For Most Advisors, the Payoff from Planning Seems Slim

Getting Over A Startup Hurdle to Reap the Rewards

Most advisors in banks and credit unions resist financial planning, or go through the motions to check the boxes that management builds into the incentive program. The average number of goal plans created or updated is just one plan per month. Why don’t they embrace planning as a way to create deeper relationships with their clients, document the basis for their financial advice, and build a better business model?

New research from Kehrer Bielan, commissioned by Raymond James Financial, provides visibility into why most advisors are reluctant to take the time to know what their clients want to achieve, and how they want to spend their money.

For the average financial institution-based advisor –who produces $445,704 a year – adding an additional goal plan per month increases annual GDC by only $14,268. Since the average number of goal plans is just one plan per month, doubling the average number of goal plans created from 1 plan per month to 2 increases production for the typical advisor just 3% to $469,972. No wonder some advisors think that it is not worth it to change their business model.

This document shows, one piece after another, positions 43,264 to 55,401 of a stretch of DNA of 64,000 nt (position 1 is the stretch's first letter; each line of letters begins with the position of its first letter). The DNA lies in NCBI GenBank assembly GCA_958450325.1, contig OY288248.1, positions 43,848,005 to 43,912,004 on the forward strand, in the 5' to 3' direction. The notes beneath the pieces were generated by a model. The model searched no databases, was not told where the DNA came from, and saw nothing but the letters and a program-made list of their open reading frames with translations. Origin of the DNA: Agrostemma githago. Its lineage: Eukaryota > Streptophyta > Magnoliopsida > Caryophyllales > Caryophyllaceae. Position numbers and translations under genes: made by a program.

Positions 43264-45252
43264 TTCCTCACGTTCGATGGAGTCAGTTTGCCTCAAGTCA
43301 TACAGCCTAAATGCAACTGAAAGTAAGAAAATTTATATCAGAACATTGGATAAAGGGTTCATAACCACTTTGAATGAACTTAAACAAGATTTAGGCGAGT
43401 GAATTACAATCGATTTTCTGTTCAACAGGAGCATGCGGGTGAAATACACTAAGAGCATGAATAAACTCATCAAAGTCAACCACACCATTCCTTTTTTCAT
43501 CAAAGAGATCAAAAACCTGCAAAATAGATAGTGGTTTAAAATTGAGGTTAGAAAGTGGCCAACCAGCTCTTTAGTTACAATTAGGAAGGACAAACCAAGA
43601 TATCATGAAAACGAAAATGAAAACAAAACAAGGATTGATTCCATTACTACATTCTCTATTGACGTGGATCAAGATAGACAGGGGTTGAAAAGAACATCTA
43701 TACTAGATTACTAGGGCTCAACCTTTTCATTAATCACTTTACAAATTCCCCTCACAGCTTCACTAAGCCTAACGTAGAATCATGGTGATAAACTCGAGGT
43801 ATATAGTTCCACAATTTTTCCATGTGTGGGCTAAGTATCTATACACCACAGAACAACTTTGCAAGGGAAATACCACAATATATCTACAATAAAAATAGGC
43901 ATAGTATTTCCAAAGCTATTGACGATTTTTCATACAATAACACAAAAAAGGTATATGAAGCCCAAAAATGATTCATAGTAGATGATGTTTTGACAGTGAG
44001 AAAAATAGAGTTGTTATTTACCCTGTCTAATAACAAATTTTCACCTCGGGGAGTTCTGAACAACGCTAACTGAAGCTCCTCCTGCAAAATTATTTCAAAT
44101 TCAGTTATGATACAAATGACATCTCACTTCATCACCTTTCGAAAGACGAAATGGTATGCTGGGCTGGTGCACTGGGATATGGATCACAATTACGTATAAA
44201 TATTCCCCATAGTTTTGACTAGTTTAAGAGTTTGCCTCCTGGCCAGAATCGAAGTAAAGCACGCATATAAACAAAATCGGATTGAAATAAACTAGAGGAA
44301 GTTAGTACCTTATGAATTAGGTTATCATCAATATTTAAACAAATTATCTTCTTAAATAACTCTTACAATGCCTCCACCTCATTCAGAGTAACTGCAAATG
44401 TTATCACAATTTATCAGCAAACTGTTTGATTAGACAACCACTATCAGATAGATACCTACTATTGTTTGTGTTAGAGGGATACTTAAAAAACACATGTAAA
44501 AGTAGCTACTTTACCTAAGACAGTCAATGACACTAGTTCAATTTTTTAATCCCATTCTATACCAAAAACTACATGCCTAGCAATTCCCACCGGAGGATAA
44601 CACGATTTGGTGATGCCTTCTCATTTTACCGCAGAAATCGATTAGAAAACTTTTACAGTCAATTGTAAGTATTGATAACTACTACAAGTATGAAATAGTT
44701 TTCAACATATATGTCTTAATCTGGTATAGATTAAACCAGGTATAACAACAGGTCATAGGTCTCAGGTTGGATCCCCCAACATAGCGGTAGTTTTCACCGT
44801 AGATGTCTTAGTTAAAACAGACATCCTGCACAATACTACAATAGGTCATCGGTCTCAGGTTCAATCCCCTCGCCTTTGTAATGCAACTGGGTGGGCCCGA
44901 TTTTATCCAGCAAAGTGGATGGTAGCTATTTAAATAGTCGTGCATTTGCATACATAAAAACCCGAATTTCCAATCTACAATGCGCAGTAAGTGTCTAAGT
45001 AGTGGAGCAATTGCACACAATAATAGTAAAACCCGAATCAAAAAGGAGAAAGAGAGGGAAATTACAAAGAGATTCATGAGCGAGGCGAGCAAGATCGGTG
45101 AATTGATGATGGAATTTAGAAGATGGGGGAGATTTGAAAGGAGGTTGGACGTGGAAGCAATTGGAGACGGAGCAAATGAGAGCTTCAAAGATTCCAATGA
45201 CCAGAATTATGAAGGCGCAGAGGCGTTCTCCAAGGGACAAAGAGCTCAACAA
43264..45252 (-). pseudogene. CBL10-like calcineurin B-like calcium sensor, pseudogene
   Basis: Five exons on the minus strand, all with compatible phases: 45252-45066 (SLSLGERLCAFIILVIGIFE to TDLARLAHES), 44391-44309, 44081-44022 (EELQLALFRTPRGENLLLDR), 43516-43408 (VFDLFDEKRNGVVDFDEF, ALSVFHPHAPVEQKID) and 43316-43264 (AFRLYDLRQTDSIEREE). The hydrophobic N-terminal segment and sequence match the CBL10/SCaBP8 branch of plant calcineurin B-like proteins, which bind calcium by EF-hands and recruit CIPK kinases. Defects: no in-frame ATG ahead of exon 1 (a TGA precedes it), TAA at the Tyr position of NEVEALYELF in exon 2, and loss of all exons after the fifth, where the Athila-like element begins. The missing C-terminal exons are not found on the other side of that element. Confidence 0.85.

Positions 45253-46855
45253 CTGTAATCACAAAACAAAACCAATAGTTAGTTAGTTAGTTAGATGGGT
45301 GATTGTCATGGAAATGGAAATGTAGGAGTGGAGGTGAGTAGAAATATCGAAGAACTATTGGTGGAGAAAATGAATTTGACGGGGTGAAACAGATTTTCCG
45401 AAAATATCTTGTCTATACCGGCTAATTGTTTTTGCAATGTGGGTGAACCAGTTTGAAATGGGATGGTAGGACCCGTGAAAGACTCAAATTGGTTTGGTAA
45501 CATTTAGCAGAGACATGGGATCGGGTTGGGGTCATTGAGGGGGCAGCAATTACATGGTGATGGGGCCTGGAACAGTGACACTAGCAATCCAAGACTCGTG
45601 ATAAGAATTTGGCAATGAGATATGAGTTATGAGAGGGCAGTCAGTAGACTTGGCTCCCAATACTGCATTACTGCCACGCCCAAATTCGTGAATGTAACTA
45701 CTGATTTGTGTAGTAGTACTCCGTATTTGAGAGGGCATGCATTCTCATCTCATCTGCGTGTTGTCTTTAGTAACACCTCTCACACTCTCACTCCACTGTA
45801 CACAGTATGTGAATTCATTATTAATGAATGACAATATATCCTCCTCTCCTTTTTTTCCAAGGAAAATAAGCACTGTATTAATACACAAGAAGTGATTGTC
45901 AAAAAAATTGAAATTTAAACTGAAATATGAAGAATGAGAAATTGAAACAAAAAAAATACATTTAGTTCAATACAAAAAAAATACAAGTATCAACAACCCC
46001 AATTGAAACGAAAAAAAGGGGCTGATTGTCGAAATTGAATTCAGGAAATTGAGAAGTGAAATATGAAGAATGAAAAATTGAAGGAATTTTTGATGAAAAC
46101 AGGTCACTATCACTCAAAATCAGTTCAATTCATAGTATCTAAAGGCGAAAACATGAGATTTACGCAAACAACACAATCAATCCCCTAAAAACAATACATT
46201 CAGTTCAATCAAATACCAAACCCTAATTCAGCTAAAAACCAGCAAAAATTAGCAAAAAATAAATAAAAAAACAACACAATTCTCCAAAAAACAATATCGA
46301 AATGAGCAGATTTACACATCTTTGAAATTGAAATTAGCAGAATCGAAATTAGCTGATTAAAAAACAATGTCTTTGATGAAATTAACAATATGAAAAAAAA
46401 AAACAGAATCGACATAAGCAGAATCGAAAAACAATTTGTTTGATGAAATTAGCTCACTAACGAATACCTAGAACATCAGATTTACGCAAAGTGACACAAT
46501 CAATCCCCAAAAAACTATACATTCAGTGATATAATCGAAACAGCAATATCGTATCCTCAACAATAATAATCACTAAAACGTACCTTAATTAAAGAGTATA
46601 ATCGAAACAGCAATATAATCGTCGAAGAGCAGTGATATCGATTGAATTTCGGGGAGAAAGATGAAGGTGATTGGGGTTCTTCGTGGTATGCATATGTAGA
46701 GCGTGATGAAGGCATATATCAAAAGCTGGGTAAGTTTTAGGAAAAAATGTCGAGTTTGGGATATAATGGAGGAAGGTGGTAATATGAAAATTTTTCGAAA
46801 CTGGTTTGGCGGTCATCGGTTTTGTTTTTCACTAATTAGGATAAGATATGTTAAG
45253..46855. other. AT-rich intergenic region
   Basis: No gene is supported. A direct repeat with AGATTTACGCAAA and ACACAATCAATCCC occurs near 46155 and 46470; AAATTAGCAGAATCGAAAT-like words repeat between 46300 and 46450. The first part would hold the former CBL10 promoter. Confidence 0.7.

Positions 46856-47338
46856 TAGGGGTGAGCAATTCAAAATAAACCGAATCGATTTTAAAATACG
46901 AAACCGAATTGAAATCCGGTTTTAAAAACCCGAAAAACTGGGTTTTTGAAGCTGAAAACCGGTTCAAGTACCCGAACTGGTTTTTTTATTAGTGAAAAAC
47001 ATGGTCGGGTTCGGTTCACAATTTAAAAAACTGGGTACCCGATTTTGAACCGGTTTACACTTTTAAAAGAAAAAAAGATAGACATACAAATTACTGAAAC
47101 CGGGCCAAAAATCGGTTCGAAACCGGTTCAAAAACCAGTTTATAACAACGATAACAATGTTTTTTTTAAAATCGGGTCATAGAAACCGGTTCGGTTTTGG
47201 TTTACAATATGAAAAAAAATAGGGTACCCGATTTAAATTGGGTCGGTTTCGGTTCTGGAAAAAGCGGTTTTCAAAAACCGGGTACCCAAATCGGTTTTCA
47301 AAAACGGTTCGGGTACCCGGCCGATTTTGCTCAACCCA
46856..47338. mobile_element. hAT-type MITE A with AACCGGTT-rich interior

But the benefits of planning accelerate as advisors embrace planning. Advisors who create or update 2 to 4 goal plans a month – the target for many firms seeking to bootstrap planning – have average GDC that is 132% higher than advisors who do only 1 to 2 goal plans per month, and 155% more than advisors who do even less planning. Advisors who create or update more than 8 plans per month produce about twice as much as the average advisor.



These findings suggest that there are significant economic, structural, and psychological hurdles for the typical advisor to embrace planning. Management’s challenge is to find ways to overcome these challenges, because embracing planning has disproportionate returns to both the advisor and the firm. Most advisors are otherwise caught in a self-sustaining cycle where investing time to learn more about their client and how to leverage planning software does not seem to have the same payoff as moving on to the next client.

You can learn more about this eye-opening research, and the levers managers can use to help the typical advisor over the planning hump, at The ROI of Financial Planning.

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